A clinical trial
has investigated the safety and effectiveness of corticosteroids for treating Human T-cell lymphotropic virus type 1-associated myelopathy.
Human T-lymphotropic virus type 1 (HTLV-1) infects at least 5–10 million people globally. Moreover, it causes rare but devastating diseases, including HTLV-1-associated myelopathy (HAM) and adult T-cell leukemia/lymphoma (ATL) in a small proportion of infected individuals.
HTLV-1-Associated Myelopathy (HAM) is a neurological disease caused by HTLV-1. This virus is endemic in certain parts of the world, such as Japan, the Caribbean, and parts of South America, where it can be transmitted from mother to child or through blood transfusions or sexual intercourse. HTLV-1 infection can remain asymptomatic for many years, but in some people, it can cause severe inflammation and damage to the spinal cord, leading to sensory loss, muscle weakness and paralysis, and bladder and bowel dysfunction.
To date, there is no definitive treatment for HAM. Interferon alpha has been used but its effectiveness is limited. Corticosteroids have been proposed as a potential treatment option for HAM, however strong clinical evidence justifying their use is deficient.
Corticosteroids are a type of medication that can reduce inflammation in the body and are commonly used to treat conditions such as asthma, allergies, and autoimmune disorders.
A team of researchers from Japan, Brazil, and the UK has conducted a clinical trial to determine the efficacy of corticosteroid therapy for HAM.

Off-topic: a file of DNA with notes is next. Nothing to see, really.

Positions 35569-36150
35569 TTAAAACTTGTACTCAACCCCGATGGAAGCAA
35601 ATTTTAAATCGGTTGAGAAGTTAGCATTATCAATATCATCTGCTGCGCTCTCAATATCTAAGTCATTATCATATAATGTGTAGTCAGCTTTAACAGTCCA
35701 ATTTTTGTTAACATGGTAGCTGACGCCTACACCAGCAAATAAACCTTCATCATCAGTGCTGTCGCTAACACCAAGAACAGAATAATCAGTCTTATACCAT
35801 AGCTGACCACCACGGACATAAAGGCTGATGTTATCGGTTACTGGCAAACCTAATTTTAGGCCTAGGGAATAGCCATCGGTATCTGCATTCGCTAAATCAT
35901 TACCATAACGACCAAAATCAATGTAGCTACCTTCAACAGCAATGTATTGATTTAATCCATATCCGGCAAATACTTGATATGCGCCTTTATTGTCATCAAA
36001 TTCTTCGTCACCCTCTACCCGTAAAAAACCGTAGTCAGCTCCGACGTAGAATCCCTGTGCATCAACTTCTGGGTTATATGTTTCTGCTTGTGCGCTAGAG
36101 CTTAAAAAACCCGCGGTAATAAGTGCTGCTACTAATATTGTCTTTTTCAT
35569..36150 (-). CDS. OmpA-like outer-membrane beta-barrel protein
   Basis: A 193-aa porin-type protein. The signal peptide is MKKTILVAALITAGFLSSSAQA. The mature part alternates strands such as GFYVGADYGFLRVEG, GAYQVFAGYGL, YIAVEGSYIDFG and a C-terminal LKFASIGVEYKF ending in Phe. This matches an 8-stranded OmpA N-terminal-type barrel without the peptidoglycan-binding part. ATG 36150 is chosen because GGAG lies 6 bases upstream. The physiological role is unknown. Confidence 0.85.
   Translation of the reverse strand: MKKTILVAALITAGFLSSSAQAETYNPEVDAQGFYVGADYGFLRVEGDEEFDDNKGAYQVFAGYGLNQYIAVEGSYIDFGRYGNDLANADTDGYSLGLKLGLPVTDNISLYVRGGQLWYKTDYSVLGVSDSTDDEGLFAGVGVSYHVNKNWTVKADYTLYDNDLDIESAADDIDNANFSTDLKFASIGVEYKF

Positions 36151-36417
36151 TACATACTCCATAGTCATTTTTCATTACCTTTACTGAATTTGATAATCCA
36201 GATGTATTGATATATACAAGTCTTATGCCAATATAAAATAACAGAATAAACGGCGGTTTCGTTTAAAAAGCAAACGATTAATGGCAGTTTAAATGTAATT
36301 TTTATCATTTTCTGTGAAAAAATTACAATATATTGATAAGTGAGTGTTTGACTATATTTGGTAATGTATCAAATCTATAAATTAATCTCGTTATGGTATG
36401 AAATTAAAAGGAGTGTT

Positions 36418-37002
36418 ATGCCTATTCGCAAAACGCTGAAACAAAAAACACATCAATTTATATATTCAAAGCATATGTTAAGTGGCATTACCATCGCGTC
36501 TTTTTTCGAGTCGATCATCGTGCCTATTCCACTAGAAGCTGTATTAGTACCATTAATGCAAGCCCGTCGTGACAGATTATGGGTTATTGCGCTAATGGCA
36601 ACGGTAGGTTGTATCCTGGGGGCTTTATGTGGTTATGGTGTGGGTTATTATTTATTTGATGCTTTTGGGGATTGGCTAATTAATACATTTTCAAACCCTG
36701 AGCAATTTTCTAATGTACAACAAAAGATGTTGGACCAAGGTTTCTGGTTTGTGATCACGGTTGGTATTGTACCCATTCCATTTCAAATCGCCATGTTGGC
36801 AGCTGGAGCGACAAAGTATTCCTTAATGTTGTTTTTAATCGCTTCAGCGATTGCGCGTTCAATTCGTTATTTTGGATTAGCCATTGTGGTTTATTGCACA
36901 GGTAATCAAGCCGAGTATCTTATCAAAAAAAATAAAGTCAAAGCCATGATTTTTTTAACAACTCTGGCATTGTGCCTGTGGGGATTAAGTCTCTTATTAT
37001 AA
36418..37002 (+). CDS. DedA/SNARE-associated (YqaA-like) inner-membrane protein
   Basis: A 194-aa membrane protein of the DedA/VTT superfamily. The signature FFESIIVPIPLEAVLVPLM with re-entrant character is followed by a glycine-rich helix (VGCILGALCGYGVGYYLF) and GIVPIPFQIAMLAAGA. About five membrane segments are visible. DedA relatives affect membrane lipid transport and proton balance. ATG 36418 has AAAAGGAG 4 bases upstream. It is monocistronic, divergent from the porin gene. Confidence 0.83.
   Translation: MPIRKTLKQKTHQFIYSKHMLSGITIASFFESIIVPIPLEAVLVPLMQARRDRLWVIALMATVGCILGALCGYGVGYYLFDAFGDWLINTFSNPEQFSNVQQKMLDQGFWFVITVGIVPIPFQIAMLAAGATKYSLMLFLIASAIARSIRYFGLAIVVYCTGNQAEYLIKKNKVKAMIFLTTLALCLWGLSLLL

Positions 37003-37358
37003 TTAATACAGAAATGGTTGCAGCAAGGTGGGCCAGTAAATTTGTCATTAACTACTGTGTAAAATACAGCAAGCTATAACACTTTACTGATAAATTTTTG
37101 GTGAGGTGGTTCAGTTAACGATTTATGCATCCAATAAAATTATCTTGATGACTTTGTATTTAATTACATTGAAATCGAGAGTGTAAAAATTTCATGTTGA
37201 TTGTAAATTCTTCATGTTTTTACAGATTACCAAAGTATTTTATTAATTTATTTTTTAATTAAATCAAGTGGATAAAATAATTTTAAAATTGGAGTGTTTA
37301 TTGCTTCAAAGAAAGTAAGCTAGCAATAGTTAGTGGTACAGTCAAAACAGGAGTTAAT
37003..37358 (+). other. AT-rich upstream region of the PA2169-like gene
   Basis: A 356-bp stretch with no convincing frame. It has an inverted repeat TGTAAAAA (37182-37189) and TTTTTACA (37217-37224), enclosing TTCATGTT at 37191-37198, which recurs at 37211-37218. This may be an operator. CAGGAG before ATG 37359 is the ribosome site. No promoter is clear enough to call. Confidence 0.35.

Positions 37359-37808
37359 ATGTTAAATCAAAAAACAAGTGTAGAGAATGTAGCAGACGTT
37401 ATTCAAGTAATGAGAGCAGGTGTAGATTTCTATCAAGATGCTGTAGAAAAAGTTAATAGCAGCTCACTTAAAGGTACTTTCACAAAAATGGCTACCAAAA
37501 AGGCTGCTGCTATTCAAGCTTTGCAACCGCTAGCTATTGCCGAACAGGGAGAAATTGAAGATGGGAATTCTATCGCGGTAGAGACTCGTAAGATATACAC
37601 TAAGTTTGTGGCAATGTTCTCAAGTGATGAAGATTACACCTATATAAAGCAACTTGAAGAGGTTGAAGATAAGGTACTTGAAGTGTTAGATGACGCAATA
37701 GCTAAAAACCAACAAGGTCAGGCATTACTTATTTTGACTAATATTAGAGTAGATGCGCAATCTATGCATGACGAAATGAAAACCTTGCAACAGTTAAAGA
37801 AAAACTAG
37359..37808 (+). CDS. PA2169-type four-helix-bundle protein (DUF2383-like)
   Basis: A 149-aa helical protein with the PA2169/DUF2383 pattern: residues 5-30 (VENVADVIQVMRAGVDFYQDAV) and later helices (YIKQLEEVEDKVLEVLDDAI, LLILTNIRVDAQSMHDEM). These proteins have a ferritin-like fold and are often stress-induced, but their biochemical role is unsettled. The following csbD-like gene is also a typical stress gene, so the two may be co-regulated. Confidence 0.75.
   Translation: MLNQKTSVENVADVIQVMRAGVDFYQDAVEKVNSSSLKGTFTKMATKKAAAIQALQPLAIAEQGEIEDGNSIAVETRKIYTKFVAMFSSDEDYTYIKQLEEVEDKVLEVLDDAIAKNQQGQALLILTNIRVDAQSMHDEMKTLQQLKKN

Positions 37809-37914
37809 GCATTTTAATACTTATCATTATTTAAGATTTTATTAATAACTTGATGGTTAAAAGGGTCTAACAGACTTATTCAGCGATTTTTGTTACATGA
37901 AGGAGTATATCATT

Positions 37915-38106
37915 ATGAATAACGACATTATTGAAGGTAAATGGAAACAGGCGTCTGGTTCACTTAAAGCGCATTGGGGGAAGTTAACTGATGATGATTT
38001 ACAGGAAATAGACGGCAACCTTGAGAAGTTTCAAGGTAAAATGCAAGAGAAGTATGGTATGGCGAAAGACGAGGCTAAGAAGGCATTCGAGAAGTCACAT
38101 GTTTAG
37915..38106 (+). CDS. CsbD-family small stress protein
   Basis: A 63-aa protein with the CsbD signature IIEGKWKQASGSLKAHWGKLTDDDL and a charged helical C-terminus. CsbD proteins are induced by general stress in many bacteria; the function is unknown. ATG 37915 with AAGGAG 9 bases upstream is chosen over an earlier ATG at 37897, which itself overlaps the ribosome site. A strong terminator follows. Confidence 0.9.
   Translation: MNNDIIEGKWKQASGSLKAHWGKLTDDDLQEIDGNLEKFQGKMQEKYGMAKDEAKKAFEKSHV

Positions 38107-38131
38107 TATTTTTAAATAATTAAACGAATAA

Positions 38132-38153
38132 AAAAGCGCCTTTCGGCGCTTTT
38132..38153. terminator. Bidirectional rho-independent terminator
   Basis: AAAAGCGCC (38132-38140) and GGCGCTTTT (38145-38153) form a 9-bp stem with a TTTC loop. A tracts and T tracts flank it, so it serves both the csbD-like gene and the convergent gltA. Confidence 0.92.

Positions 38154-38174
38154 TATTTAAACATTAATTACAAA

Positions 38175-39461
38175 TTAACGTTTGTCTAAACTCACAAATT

The trial involved 39 patients with HAM rapidly and slowly progressing walking disabilities. These patients were randomly assigned to receive either prednisolone or a placebo for six months. The researchers evaluated the participants' symptoms by measuring the improvement in the Osame Motor Disability Score or improvement in the 10 m walking time.
The results of the study showed that corticosteroid therapy was significantly more effective than the placebo in improving the participants' muscle strength and spinal cord function. The patients who received corticosteroids reported a significant improvement in their HAM symptoms compared to the control group.
Moreover, the clinical study found that prednisolone therapy was generally safe and well-tolerated by the participants, with no serious adverse effects reported.
The researchers concluded that corticosteroid therapy can be a useful treatment option for patients with HAM, particularly in those with severe symptoms and functional impairment.
The clinical trial
provides promising results for the treatment of HAM, a debilitating neurological disease that currently has no cure. Corticosteroid therapy appears to be safe and effective in reducing inflammation and improving spinal cord function in patients with HAM, offering hope for those living with this condition. However, it is important to consult a doctor before commencing any treatment for HTLV1-Asociated myelopathy.